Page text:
I started my writing career with ADVANCE back in 2006 with an article titled, "Surviving Wilma." It was a detail of the days and weeks of providing homecare after Hurricane Wilma trashed Fort Lauderdale, FL.
Now there's Sandy.
New Yorkers tend to have a cavalier attitude toward hurricanes. We know that the beach communities in Queens will get flooded and the "L" train will stop running. Thank goodness the city administration understood and shut down the subways/buses the day before. Nothing could have prepared me for the images on Monday night of cars floating through my old neighborhood, the East Village, or of water pouring into the tunnels of lower Manhattan. On Tuesday, riding a bus through a blackened Chinatown with cars abandoned and tossed to the side by the floodwaters, it was an experience like something out of a disaster film.
This time I was extremely fortunate. My home never lost power and was sitting up high. The commute from Brooklyn to Manhattan was two-and-a-half hours each way last week in a combination of buses, trains and old-fashioned foot power. Our nurses and PTs worked throughout, providing care to those in need. This task required some people to climb 10-20 stories to reach people in high rises without power, walking instead of using buses, subways or cars, all while many had no power or heat themselves.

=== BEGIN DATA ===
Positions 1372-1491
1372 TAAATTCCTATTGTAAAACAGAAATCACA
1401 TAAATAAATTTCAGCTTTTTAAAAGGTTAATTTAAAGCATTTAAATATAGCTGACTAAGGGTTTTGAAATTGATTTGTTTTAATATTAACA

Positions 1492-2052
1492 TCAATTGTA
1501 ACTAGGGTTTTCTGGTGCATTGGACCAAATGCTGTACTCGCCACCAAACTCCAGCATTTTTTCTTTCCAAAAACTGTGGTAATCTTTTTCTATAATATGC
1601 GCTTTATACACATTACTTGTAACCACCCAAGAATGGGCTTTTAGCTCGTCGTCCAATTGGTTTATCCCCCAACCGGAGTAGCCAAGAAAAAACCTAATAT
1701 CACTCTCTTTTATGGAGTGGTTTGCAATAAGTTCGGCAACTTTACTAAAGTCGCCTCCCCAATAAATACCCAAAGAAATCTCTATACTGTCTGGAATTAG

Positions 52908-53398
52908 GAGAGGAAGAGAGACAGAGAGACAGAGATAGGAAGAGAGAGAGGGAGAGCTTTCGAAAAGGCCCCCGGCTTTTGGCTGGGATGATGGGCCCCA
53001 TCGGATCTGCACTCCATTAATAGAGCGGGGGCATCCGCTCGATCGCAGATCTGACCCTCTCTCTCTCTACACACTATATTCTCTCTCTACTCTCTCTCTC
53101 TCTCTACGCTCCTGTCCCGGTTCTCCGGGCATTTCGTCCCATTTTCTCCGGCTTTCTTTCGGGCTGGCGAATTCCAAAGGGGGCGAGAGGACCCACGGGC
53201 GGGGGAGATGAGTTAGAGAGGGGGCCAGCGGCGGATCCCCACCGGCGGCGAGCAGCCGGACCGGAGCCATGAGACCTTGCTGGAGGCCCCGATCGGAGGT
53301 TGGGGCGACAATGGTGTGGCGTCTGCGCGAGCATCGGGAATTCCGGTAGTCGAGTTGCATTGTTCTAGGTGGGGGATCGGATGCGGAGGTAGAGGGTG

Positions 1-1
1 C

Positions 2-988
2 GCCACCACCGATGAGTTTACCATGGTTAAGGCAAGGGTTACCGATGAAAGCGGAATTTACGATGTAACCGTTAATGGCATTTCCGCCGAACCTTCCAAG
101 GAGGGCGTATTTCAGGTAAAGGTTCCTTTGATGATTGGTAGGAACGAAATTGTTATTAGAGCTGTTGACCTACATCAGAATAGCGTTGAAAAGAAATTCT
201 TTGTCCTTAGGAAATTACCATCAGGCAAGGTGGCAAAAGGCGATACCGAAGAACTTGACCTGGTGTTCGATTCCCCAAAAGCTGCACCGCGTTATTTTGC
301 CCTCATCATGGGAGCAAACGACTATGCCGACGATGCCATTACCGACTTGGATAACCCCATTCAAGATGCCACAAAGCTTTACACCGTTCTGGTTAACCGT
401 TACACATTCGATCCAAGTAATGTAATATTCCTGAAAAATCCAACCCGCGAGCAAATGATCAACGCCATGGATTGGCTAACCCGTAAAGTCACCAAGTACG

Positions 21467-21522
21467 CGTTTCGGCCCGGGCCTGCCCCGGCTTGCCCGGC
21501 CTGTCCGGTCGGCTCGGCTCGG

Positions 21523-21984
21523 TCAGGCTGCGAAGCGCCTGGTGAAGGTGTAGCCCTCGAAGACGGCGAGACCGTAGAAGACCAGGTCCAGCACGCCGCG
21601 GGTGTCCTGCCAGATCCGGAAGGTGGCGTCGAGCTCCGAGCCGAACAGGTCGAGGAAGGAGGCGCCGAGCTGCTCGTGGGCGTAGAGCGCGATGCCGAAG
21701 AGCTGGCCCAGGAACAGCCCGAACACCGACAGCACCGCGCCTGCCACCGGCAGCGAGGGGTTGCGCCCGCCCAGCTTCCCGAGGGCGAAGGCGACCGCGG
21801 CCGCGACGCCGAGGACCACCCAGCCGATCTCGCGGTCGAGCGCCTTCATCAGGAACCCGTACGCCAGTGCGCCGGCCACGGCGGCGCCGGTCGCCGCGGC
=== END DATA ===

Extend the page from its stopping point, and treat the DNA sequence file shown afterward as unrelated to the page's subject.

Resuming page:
Many of the PTs were the first and only people to call on some patients. Situations like this require cross-professional working; reminding patients to take medications, instructing on sufficient food/fluid intake, monitoring weights of people with CHF... we do what we have to do! Diane Sawyer profiled a nurse from my agency and what she faced on her rounds.
Sandy is a good reminder of the necessity for disaster planning, both in the workplace and at home. There are too many tragic stories of loss of life that could've been prevented had people taken action earlier.
If you have anything to spare, the Red Cross and other agencies are trying to help the people of the New York and New Jersey communities ravaged by this storm. They could use any help you can provide.